The last time England won a Test series in Sri Lanka, the country was still ravaged by a civil war that lasted 25 years, caused over 100,000 deaths and nearly one million islanders to be displaced.
And this week the tourists got a reminder of how much works there still is to do in repairing the damage of that bloody conflict.
England’s Test players arrived on the island at the beginning of this month amid a backdrop of political uncertainty as the president, Maithripala Sirisena, unconstitutionally ousted the prime minister and replaced him with his predecessor, Mahinda Rajapaksa.
Rajapaksa is best-known as the prime minister when the civil war ended but has also been accused of war crimes in the closing stages of the conflict. His name still adorned the pavilion at Galle, where England won the first Test and posters on the streets in Pallekele, where England won the second Test professed their support for the ‘strong man’ leader.
A day after that Pallekele victory, some England cricketers went to the north of the island to witness the damage the civil war is still wreaking on some communities.
Captain Joe Root, Keaton Jennings, Jonny Bairstow and Olly Stone travelled to the village of Periyamadu where a charity, the Mines Advisory Group, is still working to clear the landmines left behind during the war that ended in 2009.
The players watched on as specialist minesweepers painstakingly worked to find and remove explosive devices left behind, with the target of clearing the area by 2020.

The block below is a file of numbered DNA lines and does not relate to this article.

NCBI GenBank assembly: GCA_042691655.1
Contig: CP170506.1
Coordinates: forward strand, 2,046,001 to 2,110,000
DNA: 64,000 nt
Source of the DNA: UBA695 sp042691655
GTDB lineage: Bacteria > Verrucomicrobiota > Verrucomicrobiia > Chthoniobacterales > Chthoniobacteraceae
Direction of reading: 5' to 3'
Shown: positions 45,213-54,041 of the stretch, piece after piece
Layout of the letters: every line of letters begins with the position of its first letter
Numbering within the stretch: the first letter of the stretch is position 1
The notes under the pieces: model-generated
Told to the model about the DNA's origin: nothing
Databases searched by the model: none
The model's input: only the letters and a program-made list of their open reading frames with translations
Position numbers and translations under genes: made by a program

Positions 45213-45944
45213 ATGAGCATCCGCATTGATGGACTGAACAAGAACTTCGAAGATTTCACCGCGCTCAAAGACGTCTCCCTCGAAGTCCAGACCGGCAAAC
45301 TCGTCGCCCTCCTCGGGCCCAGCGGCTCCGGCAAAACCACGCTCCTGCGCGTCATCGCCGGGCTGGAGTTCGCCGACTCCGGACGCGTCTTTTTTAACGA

“The scale of it really is amazing,” said Bairstow. “To be able to come up here and learn about a country’s history, with the war and how they’ve tried to get people back together, this is a massive project.
“They seem to be doing a great job. The intricacies of de-mining must be so nerve-wracking. Knowing that if you place one finger wrong that could be it.”
England’s players are used to dressing in protective gear but for this test they were given heavy-duty flak jackets, helmets and faceguards as they were taught about the damage residual minefields continue to cause, even years after the conflict has ended.
The Mines Advisory Group is a global humanitarian and advocacy organisation that finds, removes and destroys landmines and unexploded bombs from places afftected by conflict. To join the movement, go to https://www.maginternational.org/
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